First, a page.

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November 01, 2008  |   Comments (0)   |   Post a comment

Q&A: Changes Are Afoot in Pupil Transportation

Blue Bird’s Roger Howsmon sees myriad opportunities for the school bus community, from the cost-saving potential of propane to the rewards of working together and reaching out to the public.


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Roger Howsmon says that Blue Bird’s Propane-Powered Vision has surprised end users with its quiet power in any terrain and temperature.

Roger Howsmon says that Blue Bird’s Propane-Powered Vision has surprised end users with its quiet power in any terrain and temperature.

Alternative fuels have gained increasing attention in the school bus industry as soaring diesel costs and concerns over emissions have come to the forefront.

Roger Howsmon, Blue Bird Corp.’s chief marketing officer and senior vice president – sales, sees particular potential in cleaner-burning propane for addressing the industry’s needs.

This summer, Northside Independent School District in San Antonio became the first in the nation to purchase Blue Bird’s new Propane-Powered Vision school bus. The district received a grant of more than $66,000 from the Texas Railroad Commission to assist in its purchase of 16 of the buses.

In addition to opportunities for grant money, Howsmon says that the Propane-Powered Vision provides upwards of a 50-percent fuel cost savings compared to diesel.

Howsmon discussed fuel, federal funding, seat belts and other pressing topics with SBF Executive Editor Thomas McMahon.

SBF: What would you say is one of the top concerns for school bus operators right now, and how does it affect their purchasing decisions?
ROGER HOWSMON: The top concern for both school districts and contractors right now has to be the rising fuel cost and how not only to budget for this but to win increases to meet these costs when districts, suffering from the same rising costs, are struggling with where to cut expenses and where to allocated limited dollars for teachers and students as well as school buses. This is why Blue Bird focuses on total lifecycle cost of ownership.

What are some of the top challenges for school bus manufacturers right now?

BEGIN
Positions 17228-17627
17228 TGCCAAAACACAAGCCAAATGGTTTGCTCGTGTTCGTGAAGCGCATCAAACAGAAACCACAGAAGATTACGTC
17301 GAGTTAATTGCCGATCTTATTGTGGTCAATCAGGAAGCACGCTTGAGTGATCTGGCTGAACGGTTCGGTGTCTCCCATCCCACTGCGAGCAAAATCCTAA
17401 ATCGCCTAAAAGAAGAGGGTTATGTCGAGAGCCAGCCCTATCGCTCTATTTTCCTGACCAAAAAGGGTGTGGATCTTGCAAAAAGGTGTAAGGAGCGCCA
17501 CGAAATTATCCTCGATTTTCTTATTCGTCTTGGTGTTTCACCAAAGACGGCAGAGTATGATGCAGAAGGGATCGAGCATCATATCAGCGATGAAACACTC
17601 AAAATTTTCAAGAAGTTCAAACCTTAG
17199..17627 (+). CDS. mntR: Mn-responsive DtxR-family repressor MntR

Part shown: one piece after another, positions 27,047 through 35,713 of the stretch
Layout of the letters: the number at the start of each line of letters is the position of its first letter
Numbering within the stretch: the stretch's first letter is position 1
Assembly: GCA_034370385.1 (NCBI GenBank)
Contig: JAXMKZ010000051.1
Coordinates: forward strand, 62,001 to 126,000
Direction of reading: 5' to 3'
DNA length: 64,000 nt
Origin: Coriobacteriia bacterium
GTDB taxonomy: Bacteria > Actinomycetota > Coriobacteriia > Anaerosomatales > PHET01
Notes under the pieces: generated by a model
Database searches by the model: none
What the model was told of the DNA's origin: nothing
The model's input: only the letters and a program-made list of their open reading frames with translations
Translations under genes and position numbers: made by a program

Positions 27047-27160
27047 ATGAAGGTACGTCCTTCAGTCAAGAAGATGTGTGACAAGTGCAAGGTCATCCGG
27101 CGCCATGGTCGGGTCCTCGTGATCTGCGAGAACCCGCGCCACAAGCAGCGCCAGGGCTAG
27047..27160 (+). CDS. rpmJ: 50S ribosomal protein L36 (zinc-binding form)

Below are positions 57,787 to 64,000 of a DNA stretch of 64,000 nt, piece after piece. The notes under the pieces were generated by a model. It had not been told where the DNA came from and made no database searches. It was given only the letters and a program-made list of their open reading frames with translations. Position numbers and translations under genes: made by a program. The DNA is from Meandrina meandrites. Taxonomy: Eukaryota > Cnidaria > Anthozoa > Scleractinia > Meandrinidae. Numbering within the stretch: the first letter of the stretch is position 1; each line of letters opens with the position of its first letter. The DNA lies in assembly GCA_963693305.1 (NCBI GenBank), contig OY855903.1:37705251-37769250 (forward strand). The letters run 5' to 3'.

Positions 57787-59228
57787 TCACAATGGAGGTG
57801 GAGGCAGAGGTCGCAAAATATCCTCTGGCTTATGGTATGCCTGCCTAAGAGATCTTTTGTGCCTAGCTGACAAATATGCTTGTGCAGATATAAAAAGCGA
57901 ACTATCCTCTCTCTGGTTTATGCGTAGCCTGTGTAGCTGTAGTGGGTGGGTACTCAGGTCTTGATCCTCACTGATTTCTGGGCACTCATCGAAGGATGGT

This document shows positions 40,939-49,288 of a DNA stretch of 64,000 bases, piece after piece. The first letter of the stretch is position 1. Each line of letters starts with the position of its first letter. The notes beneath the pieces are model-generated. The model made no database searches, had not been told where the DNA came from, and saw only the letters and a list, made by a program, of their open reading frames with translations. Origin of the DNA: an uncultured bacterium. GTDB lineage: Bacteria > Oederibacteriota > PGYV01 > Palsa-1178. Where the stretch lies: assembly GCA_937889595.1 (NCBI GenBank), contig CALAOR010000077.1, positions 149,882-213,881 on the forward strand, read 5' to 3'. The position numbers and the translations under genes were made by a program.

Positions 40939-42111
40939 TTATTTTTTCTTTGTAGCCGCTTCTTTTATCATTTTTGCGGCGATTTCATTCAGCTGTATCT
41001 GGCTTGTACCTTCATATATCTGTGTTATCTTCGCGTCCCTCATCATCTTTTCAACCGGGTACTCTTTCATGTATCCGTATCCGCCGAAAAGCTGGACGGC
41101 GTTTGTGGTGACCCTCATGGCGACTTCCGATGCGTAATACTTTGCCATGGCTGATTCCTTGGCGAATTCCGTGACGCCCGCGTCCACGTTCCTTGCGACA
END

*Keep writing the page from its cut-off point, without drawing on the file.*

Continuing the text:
Top challenges for school bus manufacturers right now mirror that of everyone in the manufacturing industry: increasing raw material, fuel and transportation costs. We meet those costs head on with our focus to improve processes, lower costs and continue to bring the safest, most durable, reliable, and lowest lifecycle cost products to the school bus industry. At the same time, while volume purchases would offer production efficiencies, we are seeing lower volume orders as the total school bus market is depressed due to lower district budgets as the schools struggle with increased transportation costs.

What kind of feedback have you gotten so far on the Propane-Powered Vision?
The feedback on our Blue Bird Propane-Powered Vision from both drivers and riders across North America has been phenomenal. Our dealers and Blue Bird sales and marketing teams have been shortening actual presentations with “let the bus speak for itself, let’s go for a ride.” The Blue Bird Vision is already a proven bus with great handling characteristics, turning radius and vision sight-lines. What is surprising to both drivers and riders is the quiet power of the propane-powered drivetrain in any terrain and any temperature. Customers come aboard expecting the lack of power and poor cold starting capability of the older aftermarket propane vapor powered units and are blown away with improved power, starting and acceleration of this liquid injection system.

Do you see an increased role for propane as a fuel in the school bus industry?
The message is clear that Blue Bird’s Propane-Powered Vision is the lowest cost alternative fuel powered school bus offered. It has the lowest incremental MSRP cost over diesel, CNG or hybrid equipped school buses and delivers upwards of 50-percent fuel cost savings over diesel. Our responsibility is to continue to get this message out and, as we do, we will see an increased role for propane as a fuel in the school bus industry.

Blue Bird’s North Georgia Body Co. plant was recently awarded the Shingo Bronze Medallion for operational excellence in manufacturing, and it was recognized by IndustryWeek magazine as one of the Top 10 plants in North America in 2007. What are some of the key factors in the plant’s success?
We are very proud of the fact that IndustryWeek has named Blue Bird’s La Fayette, Ga., plant among its Top 10 winners in the magazine’s Best Plants in North America competition. Key to its success is its dedication to continuous improvement and outstanding performance in safety, quality and productivity. Our La Fayette-based plant has been in operation since 1982 and presently manufactures our Blue Bird Vision Type C conventional model school bus. Kevin Wood, our La Fayette plant general manager, said it best in that the award validates the entire Blue Bird Corporation as we pride ourselves on being an industry leader, in both product and manufacturing processes.